Nine players caught 100 or more passes last season, but prior to 1961, no pro player had eclipsed the triple-digit reception totals.
That changed in the 1961 season when Broncos receiver Lionel Taylor hauled in exactly 100 catches for 1,176 yards and four touchdowns in only 14 games. In just his third season, Taylor became the first professional player to break the barrier.
In a feature published on Monday, the Denver Gazette caught up with Taylor to reshare his story and reflect on his historic career.
"It will always say in the record book that I was the first," Taylor said in the feature. "They can't take that away."
Taylor's career took off right as the Broncos joined the AFL in 1960. After making the Chicago Bears' roster in the 1959 season, Taylor moved west and immediately shined with Denver, catching 92 passes for 1,235 yards and 12 touchdowns in his first season. His average of 102.9 receiving yards per game remains the franchise's single-season record.
That was the first of four 1,000-yard seasons for the West Virginia native. Taylor finished his time in Denver with 543 receptions, 6,872 yards and 44 touchdowns across seven seasons. In 1984, he was one of four inaugural inductees into the Broncos' Ring of Fame.
"He was my No. 1 receiver and he was my only receiver," Hall of Fame coach and former teammate Tom Flores said. "It was ridiculous. He was the only one who knew how to run a route and get anywhere open. He could catch it all, one hand, two hands, no hands."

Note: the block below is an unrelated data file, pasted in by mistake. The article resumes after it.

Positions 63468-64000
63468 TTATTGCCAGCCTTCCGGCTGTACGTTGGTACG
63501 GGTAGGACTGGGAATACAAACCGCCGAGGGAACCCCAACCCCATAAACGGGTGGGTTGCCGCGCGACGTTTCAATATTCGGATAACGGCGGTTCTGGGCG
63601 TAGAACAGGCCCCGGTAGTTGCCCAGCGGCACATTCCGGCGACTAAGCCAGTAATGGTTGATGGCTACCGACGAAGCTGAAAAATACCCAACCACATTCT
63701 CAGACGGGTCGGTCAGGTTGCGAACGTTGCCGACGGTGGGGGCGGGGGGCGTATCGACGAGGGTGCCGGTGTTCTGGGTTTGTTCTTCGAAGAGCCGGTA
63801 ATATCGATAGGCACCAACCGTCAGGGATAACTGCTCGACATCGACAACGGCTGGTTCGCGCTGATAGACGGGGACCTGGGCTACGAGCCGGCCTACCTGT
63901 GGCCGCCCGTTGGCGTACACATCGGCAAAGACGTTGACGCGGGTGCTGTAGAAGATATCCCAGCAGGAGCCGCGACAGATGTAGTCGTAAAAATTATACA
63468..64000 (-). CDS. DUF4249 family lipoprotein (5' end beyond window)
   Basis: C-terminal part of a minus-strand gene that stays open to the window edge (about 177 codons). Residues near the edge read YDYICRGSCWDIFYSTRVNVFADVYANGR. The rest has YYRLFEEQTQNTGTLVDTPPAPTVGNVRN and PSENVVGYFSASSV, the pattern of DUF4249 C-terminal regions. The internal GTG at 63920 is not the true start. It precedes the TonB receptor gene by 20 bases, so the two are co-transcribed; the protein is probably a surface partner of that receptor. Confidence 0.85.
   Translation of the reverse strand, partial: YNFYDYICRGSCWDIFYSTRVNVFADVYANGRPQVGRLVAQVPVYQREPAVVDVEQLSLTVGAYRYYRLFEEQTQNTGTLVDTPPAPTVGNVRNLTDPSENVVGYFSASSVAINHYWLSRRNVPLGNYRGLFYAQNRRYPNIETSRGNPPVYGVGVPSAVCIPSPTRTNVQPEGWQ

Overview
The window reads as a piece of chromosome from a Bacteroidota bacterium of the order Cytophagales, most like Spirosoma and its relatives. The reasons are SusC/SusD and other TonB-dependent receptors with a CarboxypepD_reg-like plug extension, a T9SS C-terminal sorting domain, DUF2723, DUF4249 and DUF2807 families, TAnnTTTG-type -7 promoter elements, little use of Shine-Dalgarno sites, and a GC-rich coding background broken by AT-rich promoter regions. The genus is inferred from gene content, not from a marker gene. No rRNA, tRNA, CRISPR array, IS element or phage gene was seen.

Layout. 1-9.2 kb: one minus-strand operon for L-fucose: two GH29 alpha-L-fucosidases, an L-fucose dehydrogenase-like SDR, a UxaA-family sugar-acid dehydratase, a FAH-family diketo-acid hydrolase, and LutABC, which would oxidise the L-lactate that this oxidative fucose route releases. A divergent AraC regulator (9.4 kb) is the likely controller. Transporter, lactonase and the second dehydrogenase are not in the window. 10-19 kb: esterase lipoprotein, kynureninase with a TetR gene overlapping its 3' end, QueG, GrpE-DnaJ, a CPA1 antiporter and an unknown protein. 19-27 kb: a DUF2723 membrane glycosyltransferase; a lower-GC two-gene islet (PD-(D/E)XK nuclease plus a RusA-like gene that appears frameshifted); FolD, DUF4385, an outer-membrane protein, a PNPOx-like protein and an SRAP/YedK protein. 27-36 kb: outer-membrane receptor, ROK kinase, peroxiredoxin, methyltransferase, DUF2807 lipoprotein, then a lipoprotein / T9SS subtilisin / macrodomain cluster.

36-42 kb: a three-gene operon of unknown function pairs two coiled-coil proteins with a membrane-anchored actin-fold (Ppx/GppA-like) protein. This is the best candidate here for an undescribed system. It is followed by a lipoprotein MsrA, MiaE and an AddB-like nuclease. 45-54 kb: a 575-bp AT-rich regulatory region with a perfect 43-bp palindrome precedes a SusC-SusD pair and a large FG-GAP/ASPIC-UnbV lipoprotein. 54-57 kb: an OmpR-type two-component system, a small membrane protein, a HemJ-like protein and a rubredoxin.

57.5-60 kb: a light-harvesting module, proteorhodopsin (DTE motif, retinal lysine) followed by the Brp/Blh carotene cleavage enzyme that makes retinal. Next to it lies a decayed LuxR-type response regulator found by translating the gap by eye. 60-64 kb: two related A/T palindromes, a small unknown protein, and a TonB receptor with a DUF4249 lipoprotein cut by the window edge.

After his playing career, Taylor shifted to the sidelines and continued to make an impact. He won two Super Bowl rings as the Pittsburgh Steelers' wide receivers coach in 1974 and 1975 and returned to the Super Bowl again with the Los Angeles Rams in the 1979 season, becoming their offensive coordinator the following year.
Taylor resides in New Mexico with his wife, Lorencita, and has kept up his diligent work ethic at 87 years, waking up early and starting daily workouts at 5 a.m. Though he still ranks as one of the Broncos' most prolific receivers, his humility still shines.
"That's what they paid me to do," Taylor said. "Sunday was my day to perform and I didn't want to leave the stadium with anybody saying that I loafed."
For more on Taylor's story, read the full feature here.